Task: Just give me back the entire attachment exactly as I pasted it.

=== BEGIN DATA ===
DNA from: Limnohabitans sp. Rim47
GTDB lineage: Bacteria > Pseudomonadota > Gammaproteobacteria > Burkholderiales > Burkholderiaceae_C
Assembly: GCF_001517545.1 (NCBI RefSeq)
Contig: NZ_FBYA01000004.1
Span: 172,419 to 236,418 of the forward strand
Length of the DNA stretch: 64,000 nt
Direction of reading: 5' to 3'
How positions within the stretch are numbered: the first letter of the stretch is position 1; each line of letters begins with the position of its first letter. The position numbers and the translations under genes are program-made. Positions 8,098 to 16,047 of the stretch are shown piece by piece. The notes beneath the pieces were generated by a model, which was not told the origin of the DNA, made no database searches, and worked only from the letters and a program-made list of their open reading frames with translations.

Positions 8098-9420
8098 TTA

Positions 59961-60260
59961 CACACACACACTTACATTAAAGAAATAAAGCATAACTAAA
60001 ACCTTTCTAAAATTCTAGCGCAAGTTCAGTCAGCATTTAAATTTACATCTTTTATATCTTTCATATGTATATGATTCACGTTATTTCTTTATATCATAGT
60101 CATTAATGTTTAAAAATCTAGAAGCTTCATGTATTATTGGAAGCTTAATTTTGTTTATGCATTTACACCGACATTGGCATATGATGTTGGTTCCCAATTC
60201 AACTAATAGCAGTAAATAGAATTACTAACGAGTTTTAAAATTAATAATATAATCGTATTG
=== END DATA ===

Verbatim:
DNA from: Limnohabitans sp. Rim47
GTDB lineage: Bacteria > Pseudomonadota > Gammaproteobacteria > Burkholderiales > Burkholderiaceae_C
Assembly: GCF_001517545.1 (NCBI RefSeq)
Contig: NZ_FBYA01000004.1
Span: 172,419 to 236,418 of the forward strand
Length of the DNA stretch: 64,000 nt
Direction of reading: 5' to 3'
How positions within the stretch are numbered: the first letter of the stretch is position 1; each line of letters begins with the position of its first letter. The position numbers and the translations under genes are program-made. Positions 8,098 to 16,047 of the stretch are shown piece by piece. The notes beneath the pieces were generated by a model, which was not told the origin of the DNA, made no database searches, and worked only from the letters and a program-made list of their open reading frames with translations.

Positions 8098-9420
8098 TTA

Positions 59961-60260
59961 CACACACACACTTACATTAAAGAAATAAAGCATAACTAAA
60001 ACCTTTCTAAAATTCTAGCGCAAGTTCAGTCAGCATTTAAATTTACATCTTTTATATCTTTCATATGTATATGATTCACGTTATTTCTTTATATCATAGT
60101 CATTAATGTTTAAAAATCTAGAAGCTTCATGTATTATTGGAAGCTTAATTTTGTTTATGCATTTACACCGACATTGGCATATGATGTTGGTTCCCAATTC
60201 AACTAATAGCAGTAAATAGAATTACTAACGAGTTTTAAAATTAATAATATAATCGTATTG